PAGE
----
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Terence Bourke, 10th Earl Of Mayo
Terence Patrick Bourke, 10th Earl of Mayo (26 August 1929 – 22 September 2006) spent much of his life in England, before moving to Ireland and finally France. He was a pilot in the Fleet Air Arm, ran a printing company, attempted to be elected as an MP in England, ran a marble quarrying company, and finally bred deer in south-west France. Biography[edit] Bourke was born in Gosforth, Northumbria. His father was the Honorable Bryan Longley Bourke, the 3rd son of Walter Longley Bourke, 8th Earl of Mayo. Bourke was educated at St. Aubyns Preparatory School in Rottingdean before attending the Dartmouth Royal Naval College as a cadet. He joined the Fleet Air Arm, and flew Sea Hawks in the Suez Crisis in 1956. He then flew aerobatics with No. 703 Naval Air Squadron. He left the Royal Navy on medical grounds in 1959. He set up a printing company in Gosport in Hampshire, and became active in local politics, serving as a Conservative councillor from 1961 to 1964
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Levett
Levett
Levett
is an Anglo-Norman territorial surname deriving from the village of Livet-en-Ouche, now Jonquerets-de-Livet, in Eure, Normandy. Ancestors of the earliest Levett
Levett
family in England, the de Livets were lords of the village of Livet,[1] and undertenants of the de Ferrers, among the most powerful of William the Conqueror's Norman lords.[2]Contents1 History 2 The origin of the name Levett 3 People 4 Places named after the family 5 Places associated with the Levett
Levett
family 6 In media 7 Adaptations 8 See also 9 References9.1 Notes 9.2 Further reading10 External linksHistory[edit]Assembled partygoers at Tranby Croft, 11 September 1890. The Royal Baccarat Scandal. Pictured are Capt
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10th Royal Hussars
The 10th Royal Hussars (Prince of Wales's Own) was a cavalry regiment of the British Army
British Army
raised in 1715
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Wychnor Hall
Wychnor Hall
Wychnor Hall
(or Wychnor Park) is Grade II Listed
Grade II Listed
early 18th-century country house near Burton on Trent, Staffordshire. The Hall was formerly owned by the Levett
Levett
Family, descendants of Theophilus Levett, who was Steward of the city of Lichfield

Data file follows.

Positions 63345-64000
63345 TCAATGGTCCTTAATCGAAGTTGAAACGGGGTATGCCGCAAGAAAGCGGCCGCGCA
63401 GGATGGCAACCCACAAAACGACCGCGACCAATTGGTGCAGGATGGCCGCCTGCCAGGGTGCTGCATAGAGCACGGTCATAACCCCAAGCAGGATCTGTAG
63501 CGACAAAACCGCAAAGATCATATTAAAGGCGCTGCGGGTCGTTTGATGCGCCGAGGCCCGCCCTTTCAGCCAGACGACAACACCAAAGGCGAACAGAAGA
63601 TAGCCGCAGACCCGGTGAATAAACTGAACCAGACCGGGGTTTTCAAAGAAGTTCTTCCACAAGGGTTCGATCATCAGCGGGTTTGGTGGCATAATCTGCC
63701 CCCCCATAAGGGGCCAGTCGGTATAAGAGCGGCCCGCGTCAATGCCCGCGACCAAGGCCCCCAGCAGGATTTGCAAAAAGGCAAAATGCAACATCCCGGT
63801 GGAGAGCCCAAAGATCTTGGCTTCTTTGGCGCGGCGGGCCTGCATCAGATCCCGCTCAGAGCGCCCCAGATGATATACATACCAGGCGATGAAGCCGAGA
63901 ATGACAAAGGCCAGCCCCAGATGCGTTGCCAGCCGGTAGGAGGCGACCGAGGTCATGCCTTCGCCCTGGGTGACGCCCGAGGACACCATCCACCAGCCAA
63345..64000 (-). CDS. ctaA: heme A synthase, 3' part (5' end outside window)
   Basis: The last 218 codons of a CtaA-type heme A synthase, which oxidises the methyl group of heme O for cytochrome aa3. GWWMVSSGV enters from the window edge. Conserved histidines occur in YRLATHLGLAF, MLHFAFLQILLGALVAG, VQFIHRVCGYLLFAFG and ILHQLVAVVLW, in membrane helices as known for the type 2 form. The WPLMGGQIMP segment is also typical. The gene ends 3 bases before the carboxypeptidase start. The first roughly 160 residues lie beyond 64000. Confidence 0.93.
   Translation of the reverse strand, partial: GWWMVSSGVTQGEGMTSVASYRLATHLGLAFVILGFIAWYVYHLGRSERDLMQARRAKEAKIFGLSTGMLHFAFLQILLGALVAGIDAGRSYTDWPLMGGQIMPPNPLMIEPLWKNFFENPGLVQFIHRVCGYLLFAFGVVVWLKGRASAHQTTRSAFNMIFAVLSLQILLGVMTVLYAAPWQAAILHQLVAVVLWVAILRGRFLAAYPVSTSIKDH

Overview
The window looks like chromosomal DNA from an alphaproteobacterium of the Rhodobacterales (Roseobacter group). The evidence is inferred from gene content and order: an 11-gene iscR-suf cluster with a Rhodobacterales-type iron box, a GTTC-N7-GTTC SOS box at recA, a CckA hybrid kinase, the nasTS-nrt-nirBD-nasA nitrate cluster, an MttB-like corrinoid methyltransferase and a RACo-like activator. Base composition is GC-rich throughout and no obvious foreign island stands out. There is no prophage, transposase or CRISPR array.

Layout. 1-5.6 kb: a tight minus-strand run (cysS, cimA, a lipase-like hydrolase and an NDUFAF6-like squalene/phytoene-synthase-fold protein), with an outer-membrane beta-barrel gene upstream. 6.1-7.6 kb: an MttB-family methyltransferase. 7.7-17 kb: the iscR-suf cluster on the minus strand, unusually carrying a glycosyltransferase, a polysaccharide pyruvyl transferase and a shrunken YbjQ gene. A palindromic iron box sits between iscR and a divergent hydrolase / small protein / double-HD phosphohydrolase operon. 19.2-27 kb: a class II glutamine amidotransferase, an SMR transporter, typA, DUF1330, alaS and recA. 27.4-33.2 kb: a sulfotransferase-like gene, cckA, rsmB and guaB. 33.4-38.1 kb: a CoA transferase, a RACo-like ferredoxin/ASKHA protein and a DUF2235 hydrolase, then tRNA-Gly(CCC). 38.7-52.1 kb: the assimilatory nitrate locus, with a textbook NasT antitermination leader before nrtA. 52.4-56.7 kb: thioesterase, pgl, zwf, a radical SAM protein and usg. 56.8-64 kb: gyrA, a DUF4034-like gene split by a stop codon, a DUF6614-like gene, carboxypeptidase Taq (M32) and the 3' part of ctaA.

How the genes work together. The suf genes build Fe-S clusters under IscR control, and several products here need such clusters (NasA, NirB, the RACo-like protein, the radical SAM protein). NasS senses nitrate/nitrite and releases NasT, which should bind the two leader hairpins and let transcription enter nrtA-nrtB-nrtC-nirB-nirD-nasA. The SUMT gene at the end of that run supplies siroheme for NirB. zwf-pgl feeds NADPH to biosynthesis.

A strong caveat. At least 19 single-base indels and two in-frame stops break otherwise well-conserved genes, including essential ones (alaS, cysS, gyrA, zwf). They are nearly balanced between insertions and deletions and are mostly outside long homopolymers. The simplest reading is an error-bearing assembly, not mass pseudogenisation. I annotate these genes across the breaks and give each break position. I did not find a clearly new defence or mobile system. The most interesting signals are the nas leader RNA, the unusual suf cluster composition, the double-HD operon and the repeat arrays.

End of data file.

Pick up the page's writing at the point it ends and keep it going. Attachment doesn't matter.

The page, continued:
Lichfield
in the early eighteenth century. The hall has been converted to a Country Club.Contents1 History1.1 The Levett
Levett
Family 1.2 Later history2 References 3 External links 4 Further readingHistory[edit] Wychnor takes its name from the Old English
Old English
meaning 'village on a bank.' Its earliest spelling was H.wiccenofre. Ofre was the Anglo-Saxon word for "edge or bank". Hwicce was a provence comprising Gloucestershire, Worcestershire and a part of Warwickshire and the people were called Hwiccas or Hwicii
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Packington Hall (Staffordshire)
Packington Hall (grid reference SK163063) in Staffordshire, England was a country mansion designed by architect James Wyatt in the 18th century. Originally built for the Babington family,[1] it became the home of the Levett family for many generations.[2] The Levetts had ties to Whittington, Staffordshire and nearby Hopwas for many years. Packington Hall is located approximately two miles from Lichfield, and was likely built for Zachary Babington[3] whose daughter Mary Babington married Theophilus Levett, town clerk of Lichfield.[4] From Theophilus Levett the home passed to a succession of family members, including MP John Levett, the Rev. Thomas Levett, who was the vicar of Whittington, and Robert Thomas Kennedy Levett, DL, JP.[5] The Levett family, many of whom also resided at Wychnor Hall in the same county, embraced vicars, MP's, barristers and soldiers.[6] Levetts of Wychnor and Packington also served as High Sheriff of Staffordshire
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Archibald Kennedy, 11th Earl Of Cassilis
Captain Archibald Kennedy, 11th Earl of Cassilis (bef. 1736 – 30 December 1794) was a Scottish peer who lived in the United States.Contents1 Biography1.1 Peerage2 Personal life2.1 Descendants3 ReferencesBiography[edit] Kennedy was the son of Archibald Kennedy (1685–1763) and Maria Walter (1689–1764), the daughter of Robert Walter and Catharine Leisler, who in turn was the daughter of New York colonial governor, Jacob Leisler.[1] His mother had previously been married to Arent Schuyler (1662–1730), who died before they had children.[2] His father was a descendant of the second son of the 3rd earl, Gilbert Kennedy, 3rd Earl of Cassilis (1515–1558). He lived in New York City at 1 Broadway in the Kennedy mansion[3] until he was recalled to succeed to the Earldom on the death of the 10th Earl, who had died without male issue in 1792. Peerage[edit] He succeeded to the titles of 11th Earl of Cassilis, and 13th Lord Kennedy on 18 December 1792
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Croydon
Croydon
Croydon
is a large town in the south of Greater London, England, 9.5 miles (15.3 km) south of Charing Cross. The principal settlement in the London Borough of Croydon, it is one of the largest commercial districts outside Central London, with an extensive shopping district and night-time economy.[2] Its population of 52,104 at the 2011 census includes the wards of Addiscombe, Broad Green, and Fairfield. Historically part of the hundred of Wallington in the county of Surrey, at the time of the Norman conquest of England
England
Croydon
Croydon
had a church, a mill, and around 365 inhabitants, as recorded in the Domesday Book
Domesday Book
of 1086.[3] Croydon
Croydon
expanded in the Middle Ages
Middle Ages
as a market town and a centre for charcoal production, leather tanning and brewing
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George Richmond (painter)
George Richmond RA (28 March 1809 – 19 March 1896) was an English painter and portraitist. In his youth he was a member of The Ancients, a group of followers of William Blake